I used to think there was an ebook or a course online for absolutely everything. Want to learn Lightroom for Digital Scrapbooking? There’s a course for that. Dying to make Asian-Style Dumplings from Scratch? You can buy a course on that too.
Everything is available online, right? I thought so, until I started looking for resources on how to specialize my web agency.
After many hours searching around on this topic, I still haven’t landed on an expert who teaches just about finding a niche for website design/development services. BUT—I did come across someone who comes close, whose expertise does apply to web firms.
His name is Philip Morgan, and he’s the author of The Positioning Manual for Technical Firms.
I’ve been following Philip for a while, and I recently took the plunge to buy his book and the accompanying resources. Here’s what I thought after reading the book.
My Review of The Positioning Manual for Technical Firms by Philip Morgan
The book is best suited for someone just starting to consider positioning a software development firm or web agency.
Philip covers in-depth the problems of being a generalist, as well as different ways to specialize that can help a firm to own a specific position in the minds of customers.
He also explains exactly what positioning is and discusses why it’s so difficult for so many business owners to take on.
The biggest part of the book explains his three positioning strategies: Narrow Focus, Category Leadership, and Category Pioneer.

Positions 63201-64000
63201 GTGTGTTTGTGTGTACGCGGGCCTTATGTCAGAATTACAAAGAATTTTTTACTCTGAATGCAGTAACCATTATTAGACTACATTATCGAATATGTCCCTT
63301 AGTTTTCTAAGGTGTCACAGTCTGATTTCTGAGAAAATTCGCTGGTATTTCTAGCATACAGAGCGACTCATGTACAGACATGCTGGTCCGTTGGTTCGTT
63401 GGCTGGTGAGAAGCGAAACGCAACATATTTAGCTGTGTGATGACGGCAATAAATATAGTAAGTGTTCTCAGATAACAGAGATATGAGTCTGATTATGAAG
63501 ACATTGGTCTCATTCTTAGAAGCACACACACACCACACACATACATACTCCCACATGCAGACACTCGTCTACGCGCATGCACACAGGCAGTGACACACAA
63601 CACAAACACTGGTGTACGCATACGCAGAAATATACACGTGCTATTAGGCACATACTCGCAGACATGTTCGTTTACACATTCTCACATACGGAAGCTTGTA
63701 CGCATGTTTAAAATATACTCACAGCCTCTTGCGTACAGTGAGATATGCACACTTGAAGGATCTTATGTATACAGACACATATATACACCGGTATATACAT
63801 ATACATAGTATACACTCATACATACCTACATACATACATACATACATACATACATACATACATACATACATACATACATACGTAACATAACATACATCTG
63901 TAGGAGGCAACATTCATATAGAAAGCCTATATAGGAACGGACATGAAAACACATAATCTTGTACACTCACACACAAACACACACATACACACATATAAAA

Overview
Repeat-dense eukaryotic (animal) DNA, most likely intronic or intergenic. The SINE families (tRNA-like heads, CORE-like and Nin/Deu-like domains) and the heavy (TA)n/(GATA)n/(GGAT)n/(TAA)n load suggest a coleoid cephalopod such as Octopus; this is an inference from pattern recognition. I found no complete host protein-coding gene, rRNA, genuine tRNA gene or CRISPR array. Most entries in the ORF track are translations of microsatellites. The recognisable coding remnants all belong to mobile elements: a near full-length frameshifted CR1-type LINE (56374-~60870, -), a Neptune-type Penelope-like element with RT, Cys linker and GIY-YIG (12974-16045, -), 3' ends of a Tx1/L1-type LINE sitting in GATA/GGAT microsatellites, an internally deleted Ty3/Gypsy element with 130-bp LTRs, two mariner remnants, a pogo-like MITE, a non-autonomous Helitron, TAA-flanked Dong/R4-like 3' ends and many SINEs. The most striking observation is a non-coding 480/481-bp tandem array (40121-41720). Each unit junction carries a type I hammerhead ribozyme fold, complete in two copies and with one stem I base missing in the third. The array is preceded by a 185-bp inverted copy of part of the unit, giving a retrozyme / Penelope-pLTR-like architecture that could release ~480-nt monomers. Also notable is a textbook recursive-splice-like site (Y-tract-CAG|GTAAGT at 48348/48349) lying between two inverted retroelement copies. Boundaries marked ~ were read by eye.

- The best brand positioning involves focusing on solving an expensive problem for a specific client
- There is a specificity value curve, where the value offered increases as you become more specific but levels off or decreases if you get too specific
- “The best time to correctly position your business is a year ago. You would be benefitting from that positioning work in dramatic ways now. The second best time to correctly position your business is now.”
“The biggest obstacle to finding a desirable market position is not a crowded market place or strong competition. It’s the fears that naturally arise during the process.”
The Why But Not the How
Although the information in the book was really interesting, I finished it a little disappointed.
Aside from 7 tiny pages about “Selecting the Right Strategy for Your Business,” the book focused almost entirely on “Why” you should position your business, instead of “How.”
As someone who is already fully committed to finding the right specialty, I closed the e-book with a ton of questions.
Ok, I’m totally on board, but…
- How do I choose the right specialty?
- How do I vet opportunities and determine what is best for us?
- How can I be sure there are enough clients out there for this specialty?
- What are the red flags of an unsuccessful brand position?
- How do I make the transition in my messaging?
I was honestly pretty disappointed that the book didn’t answer my most scary, burning questions.
But Wait—Don’t Miss the Extra Resources
That is… until I started opening the Bonus PDFs.
I am so thankful that I purchased the Book Bundle, which includes several PDF guides:
- TPM Market Research Handbook
- TPM Marketing Implementation Handbook
- TPM Personal-Company Assessment Handbook
- TPM Positioning Troubleshooting Guide
- TPM Additional Interviews
Gold. Finally. This was the step-by-step guidance I was looking for.
I haven’t gone through all of them yet, but I am loving the Personal-Company Assessment Handbook. It includes a spreadsheet and process for looking at your company and your past work to identify possible specialties.
My Recommendation Regarding The Positioning Manual
If you’re at all interested in specializing your web agency, buy this book with the complete bundle of handbooks and guides. I think it was $99 when I bought it.
You’ll get the basic advice around specializing in the book and then put it to work using the extras.